There is currently an enormous threat being made to the way theatrical productions are presented.
The EU is proposing, in its Eco-design Working Plan 2016-2019, to change the rules that govern the light sources used in theatrical productions. In effect, they want to bring the vast majority of quality theatre lights - including specialist tungsten light bulbs (the familiar, natural, beautiful warm-feeling light sources that still form the major part of most theatre lighting rigs) and the specialist, high-quality LED lighting fixtures which have finally be- come available to theatres in the last few years - under the same rules that govern domes- tic and office and industrial lighting.
From September 2020 they propose to allow only light sources that meet a notional efficiency target, with no allowance made for the visual quality of those light sources, or how those light sources are actually used.
The impact on theatrical production across Europe would be immediate, and overwhelming.
Replacing existing lighting fixtures with new EU-approved sources would be incredibly ex- pensive as it would mean buying an entirely new rig of LED lighting units. It would be more costly still because it would likely involve replacing the building’s entire lighting infrastructure - dimmers, cabling, control consoles - as well. For larger venues, this would be both hard to budget for and difficult to implement within the next two years. For smaller venues, it would be ruinous. They would, quite literally, go dark.
More troubling still: there are very few theatrical-quality LED lighting fixtures that come close to matching the beauty, subtlety, richness and poetry of tungsten light sources. Many shows and theatres have started adopting these fixtures but none of these fixtures meet the proposed EU standards; they would no longer be available. The indication from the LED manufacturers is that no new fixtures of this type will be able to meet these new regulations even by 2020.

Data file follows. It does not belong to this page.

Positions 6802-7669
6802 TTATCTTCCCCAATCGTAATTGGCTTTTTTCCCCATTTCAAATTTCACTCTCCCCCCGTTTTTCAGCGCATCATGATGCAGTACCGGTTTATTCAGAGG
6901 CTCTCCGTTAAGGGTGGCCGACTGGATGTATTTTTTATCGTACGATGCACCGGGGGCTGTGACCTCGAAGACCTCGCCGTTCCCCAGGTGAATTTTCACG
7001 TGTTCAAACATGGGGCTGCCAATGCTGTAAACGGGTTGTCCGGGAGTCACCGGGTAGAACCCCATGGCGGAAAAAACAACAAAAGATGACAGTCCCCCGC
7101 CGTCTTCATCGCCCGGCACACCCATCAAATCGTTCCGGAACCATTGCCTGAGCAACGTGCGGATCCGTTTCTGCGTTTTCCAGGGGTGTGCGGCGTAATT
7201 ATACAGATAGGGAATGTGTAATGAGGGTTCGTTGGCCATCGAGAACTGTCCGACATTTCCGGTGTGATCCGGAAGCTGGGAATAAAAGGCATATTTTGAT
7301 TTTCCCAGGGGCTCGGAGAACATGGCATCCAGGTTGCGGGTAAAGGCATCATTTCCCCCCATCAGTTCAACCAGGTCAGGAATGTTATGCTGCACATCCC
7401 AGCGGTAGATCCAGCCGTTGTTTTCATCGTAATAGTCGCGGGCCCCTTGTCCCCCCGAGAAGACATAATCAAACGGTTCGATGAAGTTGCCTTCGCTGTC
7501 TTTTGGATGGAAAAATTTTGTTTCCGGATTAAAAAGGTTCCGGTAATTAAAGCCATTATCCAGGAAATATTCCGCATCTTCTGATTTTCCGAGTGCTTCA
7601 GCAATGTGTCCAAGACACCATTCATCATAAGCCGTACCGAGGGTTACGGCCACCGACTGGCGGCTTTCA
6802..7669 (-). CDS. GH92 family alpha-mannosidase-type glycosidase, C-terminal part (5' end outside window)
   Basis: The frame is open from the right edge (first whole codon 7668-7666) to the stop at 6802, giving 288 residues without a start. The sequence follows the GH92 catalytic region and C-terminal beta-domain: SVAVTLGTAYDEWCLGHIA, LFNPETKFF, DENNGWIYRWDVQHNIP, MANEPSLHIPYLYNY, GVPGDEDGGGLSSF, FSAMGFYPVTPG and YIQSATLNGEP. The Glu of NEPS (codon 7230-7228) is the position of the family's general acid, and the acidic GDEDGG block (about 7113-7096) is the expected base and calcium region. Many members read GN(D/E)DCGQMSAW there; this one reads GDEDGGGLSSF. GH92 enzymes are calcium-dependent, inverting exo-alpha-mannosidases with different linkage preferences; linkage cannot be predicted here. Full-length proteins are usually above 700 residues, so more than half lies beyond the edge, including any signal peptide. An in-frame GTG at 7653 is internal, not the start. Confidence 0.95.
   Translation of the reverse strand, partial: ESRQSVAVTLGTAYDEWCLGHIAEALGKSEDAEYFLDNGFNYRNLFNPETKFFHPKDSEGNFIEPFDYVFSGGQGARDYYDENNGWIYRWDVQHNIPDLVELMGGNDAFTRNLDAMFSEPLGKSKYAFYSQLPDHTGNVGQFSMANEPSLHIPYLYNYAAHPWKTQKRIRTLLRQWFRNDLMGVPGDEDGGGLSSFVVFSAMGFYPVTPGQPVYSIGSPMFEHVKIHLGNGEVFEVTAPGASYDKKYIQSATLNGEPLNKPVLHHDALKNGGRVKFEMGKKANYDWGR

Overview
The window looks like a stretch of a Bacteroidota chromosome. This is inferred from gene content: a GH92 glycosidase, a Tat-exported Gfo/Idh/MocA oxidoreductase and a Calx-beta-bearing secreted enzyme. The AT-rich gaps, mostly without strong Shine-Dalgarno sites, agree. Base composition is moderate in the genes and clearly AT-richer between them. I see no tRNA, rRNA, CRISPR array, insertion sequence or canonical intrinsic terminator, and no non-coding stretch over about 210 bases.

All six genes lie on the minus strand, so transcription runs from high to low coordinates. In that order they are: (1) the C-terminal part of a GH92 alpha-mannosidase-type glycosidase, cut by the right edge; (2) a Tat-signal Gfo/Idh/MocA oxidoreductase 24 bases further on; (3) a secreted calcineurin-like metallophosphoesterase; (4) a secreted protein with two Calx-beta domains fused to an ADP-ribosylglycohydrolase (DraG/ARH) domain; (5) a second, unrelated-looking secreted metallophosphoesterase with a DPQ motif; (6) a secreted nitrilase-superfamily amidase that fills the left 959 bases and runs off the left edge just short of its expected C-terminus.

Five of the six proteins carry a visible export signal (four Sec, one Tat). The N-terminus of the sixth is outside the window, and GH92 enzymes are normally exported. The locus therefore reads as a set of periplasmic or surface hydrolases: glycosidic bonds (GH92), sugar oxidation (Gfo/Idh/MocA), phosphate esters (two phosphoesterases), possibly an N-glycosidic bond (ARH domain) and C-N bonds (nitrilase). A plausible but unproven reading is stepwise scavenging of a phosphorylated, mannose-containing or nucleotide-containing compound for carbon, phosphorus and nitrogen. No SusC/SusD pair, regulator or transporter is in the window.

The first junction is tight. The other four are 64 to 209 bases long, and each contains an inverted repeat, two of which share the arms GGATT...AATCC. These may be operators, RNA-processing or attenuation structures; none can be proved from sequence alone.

The only option available would be much poorer quality lighting fixtures, and as a result a considerable degradation in the quality of production lighting and therefore in the quality of productions.
This would mean that the entire repertoire of works that currently exists would need to be given the stage time to be completely re-designed. That includes West End Productions which would need to close in order for existing units to be de-rigged, new ones put in place and for the entire show to be re-lit.
Several studies in recent years have shown that stage lighting typically accounts for less than 5% of a theatre’s total energy consumption.
The money spent on an enforced replacement of existing theatre lighting systems with poorer quality equipment in an attempt to create a tiny reduction in energy use is money not being spent on reducing the other 95% of a theatre’s energy consumption, where much greater energy savings are possible.
It is also money not being spent on re-mounting existing productions, or creating new ones.
Theatrical performances rely on theatrical lighting; it is the glue that binds every aspect of a performance together. Theatre lighting relies on having the right tools available to create just the right effect at just the right moment.
The #SaveStageLighting Campaign aims to demonstrate to the EU Energy Directorate the widest possible cultural opposition to these proposals.
We are encouraging everyone to sign and share the petition here and to contact their MEPs.
It is absolutely essential that we are successful in our endeavour of securing an exemption for stage lighting from these proposals. This has the potential to harm everyone from technicians, actors and designers to agents, critics and audience members. The consequences of failure would be catastrophic to the entertainment industry and European culture.
For more information, you can email the campaign at firstname.lastname@example.org